Cleanrooms play an important role in the prevention of contamination during the production of food and food supplements. They are most often built around food packaging processes, where there is a high potential for exposure of the finished food product to the atmosphere or people. Ensuring that the environment within the room remains uncontaminated requires continuous monitoring of several variables including air filter condition, product throughput, staff presence, air pressure, and air purity. This multi-variable monitoring creates significant amounts of data, and managing it well is central to maximizing the effectiveness of the entire system.
Cost-effective compliance with common standards, such as Hazard Analysis and Critical Control Points (HACCP), is critical to food industry producers. While HACCP has been around for decades, the Food Safety Modernization Act (FSMA), which became law in 2011, made adopting this more rigorous methodology mandatory for a much broader group of food production facilities.
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HACCP is based on seven principles that outline a risk mitigation and hazard prevention process. A LIMS is critical to the success all of these efforts.
1. Conducting a hazard analysis
The identification of potential hazards should begin before raw materials even enter the facility.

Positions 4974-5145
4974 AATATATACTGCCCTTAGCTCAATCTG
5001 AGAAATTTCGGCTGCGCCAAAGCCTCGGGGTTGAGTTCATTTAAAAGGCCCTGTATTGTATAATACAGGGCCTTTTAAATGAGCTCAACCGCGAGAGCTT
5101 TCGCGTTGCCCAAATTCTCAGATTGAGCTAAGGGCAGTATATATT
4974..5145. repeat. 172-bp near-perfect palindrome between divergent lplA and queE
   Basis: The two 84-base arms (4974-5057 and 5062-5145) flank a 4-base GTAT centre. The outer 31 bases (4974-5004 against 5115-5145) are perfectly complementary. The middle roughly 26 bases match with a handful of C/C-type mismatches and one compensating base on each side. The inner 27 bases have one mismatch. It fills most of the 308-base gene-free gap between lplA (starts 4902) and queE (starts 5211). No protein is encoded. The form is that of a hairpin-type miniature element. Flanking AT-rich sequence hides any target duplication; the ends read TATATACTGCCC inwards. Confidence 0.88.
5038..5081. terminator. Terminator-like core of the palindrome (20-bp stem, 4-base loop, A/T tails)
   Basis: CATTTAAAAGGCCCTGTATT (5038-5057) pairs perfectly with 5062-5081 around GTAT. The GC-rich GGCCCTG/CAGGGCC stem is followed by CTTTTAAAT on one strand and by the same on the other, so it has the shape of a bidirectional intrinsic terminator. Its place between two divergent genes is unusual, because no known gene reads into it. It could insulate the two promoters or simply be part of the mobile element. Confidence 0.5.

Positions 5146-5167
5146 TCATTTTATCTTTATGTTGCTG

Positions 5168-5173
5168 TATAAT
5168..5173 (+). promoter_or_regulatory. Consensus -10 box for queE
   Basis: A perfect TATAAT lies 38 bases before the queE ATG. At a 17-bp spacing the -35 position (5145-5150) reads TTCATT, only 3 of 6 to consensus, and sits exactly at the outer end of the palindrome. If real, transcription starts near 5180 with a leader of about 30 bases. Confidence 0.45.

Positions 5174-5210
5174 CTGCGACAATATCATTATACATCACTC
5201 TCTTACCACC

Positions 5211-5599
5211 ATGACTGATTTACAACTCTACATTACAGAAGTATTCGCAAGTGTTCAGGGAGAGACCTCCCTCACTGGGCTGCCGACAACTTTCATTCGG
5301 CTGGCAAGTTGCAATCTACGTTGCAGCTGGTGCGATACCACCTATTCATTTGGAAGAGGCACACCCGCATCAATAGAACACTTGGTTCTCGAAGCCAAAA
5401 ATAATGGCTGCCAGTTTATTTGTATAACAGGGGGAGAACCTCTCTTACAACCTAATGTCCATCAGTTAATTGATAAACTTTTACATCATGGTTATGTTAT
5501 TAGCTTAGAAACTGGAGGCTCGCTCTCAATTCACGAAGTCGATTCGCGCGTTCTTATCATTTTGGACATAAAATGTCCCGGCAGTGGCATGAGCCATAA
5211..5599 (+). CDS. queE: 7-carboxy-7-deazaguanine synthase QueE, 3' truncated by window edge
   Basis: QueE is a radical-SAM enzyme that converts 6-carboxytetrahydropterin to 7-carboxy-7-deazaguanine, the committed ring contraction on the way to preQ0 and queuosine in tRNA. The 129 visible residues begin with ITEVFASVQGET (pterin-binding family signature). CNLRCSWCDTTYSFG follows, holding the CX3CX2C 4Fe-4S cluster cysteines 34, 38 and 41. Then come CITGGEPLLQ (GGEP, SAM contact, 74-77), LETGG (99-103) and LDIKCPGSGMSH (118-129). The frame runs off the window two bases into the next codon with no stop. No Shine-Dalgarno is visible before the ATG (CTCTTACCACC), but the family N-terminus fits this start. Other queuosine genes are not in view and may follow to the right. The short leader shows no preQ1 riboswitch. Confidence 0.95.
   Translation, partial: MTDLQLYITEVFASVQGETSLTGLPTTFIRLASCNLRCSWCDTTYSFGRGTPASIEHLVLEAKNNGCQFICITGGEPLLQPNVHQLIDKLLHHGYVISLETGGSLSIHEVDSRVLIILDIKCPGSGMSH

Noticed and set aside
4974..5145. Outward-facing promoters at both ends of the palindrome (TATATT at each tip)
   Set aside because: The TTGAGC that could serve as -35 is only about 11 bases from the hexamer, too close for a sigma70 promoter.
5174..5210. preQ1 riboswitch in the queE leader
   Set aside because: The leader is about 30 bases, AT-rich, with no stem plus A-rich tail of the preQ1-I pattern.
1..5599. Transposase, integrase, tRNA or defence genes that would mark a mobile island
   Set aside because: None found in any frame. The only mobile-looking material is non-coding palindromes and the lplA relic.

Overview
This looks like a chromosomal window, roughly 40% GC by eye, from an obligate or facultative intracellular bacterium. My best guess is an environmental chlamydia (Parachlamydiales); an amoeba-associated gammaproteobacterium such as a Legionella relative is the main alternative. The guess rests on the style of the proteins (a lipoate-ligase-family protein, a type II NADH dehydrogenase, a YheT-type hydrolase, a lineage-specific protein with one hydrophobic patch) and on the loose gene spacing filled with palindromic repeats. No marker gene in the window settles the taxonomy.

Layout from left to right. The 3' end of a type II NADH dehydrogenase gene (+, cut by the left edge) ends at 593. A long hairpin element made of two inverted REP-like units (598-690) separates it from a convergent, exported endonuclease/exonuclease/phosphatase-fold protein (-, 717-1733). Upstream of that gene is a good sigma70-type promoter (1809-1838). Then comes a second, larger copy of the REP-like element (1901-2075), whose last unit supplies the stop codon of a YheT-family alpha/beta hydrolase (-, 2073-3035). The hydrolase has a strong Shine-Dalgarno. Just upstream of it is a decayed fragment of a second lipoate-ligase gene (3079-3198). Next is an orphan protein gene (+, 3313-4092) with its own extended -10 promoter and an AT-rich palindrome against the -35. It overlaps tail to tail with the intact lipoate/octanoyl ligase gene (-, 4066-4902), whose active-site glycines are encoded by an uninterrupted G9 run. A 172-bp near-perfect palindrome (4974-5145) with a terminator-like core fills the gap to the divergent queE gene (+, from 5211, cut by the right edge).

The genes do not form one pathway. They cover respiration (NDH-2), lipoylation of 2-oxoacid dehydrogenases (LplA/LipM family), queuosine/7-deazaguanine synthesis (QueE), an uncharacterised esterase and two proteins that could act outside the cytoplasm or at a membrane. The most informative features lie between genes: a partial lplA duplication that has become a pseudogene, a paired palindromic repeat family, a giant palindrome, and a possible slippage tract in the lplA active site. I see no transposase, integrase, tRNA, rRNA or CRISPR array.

2. Identifying critical control points
The next step is to identify the process critical control points – any part of a food production process where checking the quality of a material can prevent a food safety hazard in the end product.
3. Establishing critical limits
Every control point in the process should also have a clearly defined critical limit—a point, level, or condition that, when not met, can do serious damage the end product.
4. Establishing monitoring procedures
After identifying critical limits at each point in the system, a food production cleanroom must establish monitoring processes for each CCP.
5. Establishing corrective actions
When a critical limit is exceeded within a cleanroom, staff must follow a clearly defined process for correcting the issue.
6. Defining verification procedures
HACCP methodology mandates that instrument performance be regularly verified.
7. Establishing recordkeeping procedures
All data going in and out of the LIMS are automatically recorded digitally, making both internal and external audits for FSMA requirements related to HACCP or other regulatory reviews accurate and reliable.